The only way we can live out the Sermon on the Mount (Matthew 5-7) is by appropriating the new life of God, which we receive as we come to faith in Jesus Christ and as we learn to ask God for the right inclinations and the power we must have to pursue them. Continue reading ““Prayer to The Father and The Golden Rule””
The chief reason we are so preoccupied with our possessions and with acquiring more of them is that we worry about the future and do not trust God to care for us. This is why Jesus discusses worry. “Therefore I tell you, do not be anxious about your life, what you will eat or what you will drink, nor about your body, what you will put on. … For the Gentiles [pagans; non-Christians] seek after all these things, and your heavenly Father knows that you need them all. But seek first the kingdom of God and His righteousness, and all these things will be added to you as well” (Matthew 6.25-34). Continue reading ““Judging Others and Three Reasons Not To Worry””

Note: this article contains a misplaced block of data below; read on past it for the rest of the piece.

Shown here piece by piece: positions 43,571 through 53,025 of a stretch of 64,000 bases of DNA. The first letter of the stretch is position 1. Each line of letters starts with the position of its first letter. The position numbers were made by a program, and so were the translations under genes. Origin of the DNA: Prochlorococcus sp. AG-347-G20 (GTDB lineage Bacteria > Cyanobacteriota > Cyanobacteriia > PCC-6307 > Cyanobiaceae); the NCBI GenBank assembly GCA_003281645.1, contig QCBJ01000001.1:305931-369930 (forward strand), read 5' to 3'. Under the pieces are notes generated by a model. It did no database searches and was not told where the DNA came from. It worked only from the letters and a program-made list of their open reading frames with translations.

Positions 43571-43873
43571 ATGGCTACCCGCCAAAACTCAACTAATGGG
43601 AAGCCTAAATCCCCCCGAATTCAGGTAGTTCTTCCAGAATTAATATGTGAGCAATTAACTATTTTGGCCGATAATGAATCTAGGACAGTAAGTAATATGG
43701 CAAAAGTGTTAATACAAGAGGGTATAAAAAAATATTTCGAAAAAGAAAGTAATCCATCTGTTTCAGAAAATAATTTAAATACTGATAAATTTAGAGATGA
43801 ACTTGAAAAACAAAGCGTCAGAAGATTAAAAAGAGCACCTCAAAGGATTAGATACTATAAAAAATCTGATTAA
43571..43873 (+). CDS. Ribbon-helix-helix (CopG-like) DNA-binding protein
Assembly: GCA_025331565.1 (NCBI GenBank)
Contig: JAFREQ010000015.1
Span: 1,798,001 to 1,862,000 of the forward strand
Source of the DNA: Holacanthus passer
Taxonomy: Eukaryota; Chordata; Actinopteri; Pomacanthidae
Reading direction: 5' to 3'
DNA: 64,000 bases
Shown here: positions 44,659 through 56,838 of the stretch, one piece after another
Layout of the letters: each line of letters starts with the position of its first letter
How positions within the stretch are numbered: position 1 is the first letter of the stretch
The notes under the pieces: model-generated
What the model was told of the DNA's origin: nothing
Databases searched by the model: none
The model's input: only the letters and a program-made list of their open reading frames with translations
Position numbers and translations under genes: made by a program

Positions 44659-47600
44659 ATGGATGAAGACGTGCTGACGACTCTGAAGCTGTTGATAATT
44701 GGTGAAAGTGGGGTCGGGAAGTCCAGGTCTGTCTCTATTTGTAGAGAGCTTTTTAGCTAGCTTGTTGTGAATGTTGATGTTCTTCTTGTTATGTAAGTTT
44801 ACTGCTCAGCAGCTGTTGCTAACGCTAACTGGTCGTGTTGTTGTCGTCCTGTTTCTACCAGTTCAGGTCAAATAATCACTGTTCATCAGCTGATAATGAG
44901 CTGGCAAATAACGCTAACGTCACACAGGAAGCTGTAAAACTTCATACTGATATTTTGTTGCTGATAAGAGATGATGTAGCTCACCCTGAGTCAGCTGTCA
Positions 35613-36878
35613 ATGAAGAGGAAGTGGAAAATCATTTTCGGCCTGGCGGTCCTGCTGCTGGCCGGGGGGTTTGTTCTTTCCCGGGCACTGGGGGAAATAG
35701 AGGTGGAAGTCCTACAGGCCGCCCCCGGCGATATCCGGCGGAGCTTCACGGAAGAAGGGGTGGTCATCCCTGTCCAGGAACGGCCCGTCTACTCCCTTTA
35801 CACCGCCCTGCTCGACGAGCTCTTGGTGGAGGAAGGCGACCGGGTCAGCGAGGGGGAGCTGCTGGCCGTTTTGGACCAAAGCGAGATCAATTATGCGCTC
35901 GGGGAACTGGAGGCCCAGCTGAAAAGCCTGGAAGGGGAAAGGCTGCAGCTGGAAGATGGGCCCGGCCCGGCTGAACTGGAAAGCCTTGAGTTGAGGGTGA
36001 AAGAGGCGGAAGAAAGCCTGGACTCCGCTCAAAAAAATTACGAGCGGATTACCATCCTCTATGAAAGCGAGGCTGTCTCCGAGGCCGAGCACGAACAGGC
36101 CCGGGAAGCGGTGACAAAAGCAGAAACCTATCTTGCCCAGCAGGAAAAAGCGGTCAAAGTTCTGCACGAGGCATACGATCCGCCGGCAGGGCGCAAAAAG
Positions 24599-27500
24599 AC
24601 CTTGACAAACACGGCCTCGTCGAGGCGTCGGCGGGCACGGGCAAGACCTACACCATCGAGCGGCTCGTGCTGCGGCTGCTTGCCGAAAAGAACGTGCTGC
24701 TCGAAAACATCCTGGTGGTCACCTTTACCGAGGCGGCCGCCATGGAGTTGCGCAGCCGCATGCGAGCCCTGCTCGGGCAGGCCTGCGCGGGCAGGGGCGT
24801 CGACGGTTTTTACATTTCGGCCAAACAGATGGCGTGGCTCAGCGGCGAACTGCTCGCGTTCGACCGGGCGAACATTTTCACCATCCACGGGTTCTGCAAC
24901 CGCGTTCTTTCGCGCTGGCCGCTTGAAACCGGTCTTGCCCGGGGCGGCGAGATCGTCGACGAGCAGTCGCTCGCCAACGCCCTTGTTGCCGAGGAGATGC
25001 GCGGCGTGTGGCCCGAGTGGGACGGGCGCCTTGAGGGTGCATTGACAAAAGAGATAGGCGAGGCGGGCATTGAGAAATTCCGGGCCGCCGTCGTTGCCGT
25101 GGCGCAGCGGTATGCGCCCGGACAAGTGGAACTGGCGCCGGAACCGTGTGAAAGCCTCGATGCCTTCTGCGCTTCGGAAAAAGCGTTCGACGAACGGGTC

Up to this point in the Sermon on the Mount, Jesus has spoken almost entirely about the spiritual character of those who would be His disciples and of the relationship they must have with God. But Christianity is not just a vertical relationship between us and God. It also has horizontal dimensions because we are material as well as spiritual creatures and live in a space-time, physical universe populated by other people.
Halfway through the Disciples [Lord’s] Prayer in Matthew 6, we come to the fourth petition, “Give us this day our daily bread.” We turn from prayer for the advancement of God’s name, God’s kingdom, and God’s will to prayer for our personal needs: (1) life’s necessities, (2) forgiveness of sins, and (3) deliverance from temptation and the devil. Continue reading ““Food, Forgiveness, Evil and Fasting””
“This, then, is how you should pray:” ‘Our Father in heaven, hallowed be your name, your kingdom come, your will be done, on earth as it is in heaven. Give us today our daily bread. And forgive us our debts, as we also have forgiven our debtors. And lead us not into temptation, but deliver us from the evil one. Continue reading ““The Lord’s [Disciple’s] Prayer””
There is a wonderful wholeness as well as a compelling organization to Jesus’ Sermon on the Mount, and we come to appreciate it more and more as we move carefully through Christ’s teaching. Continue reading ““The Practice of True Religion””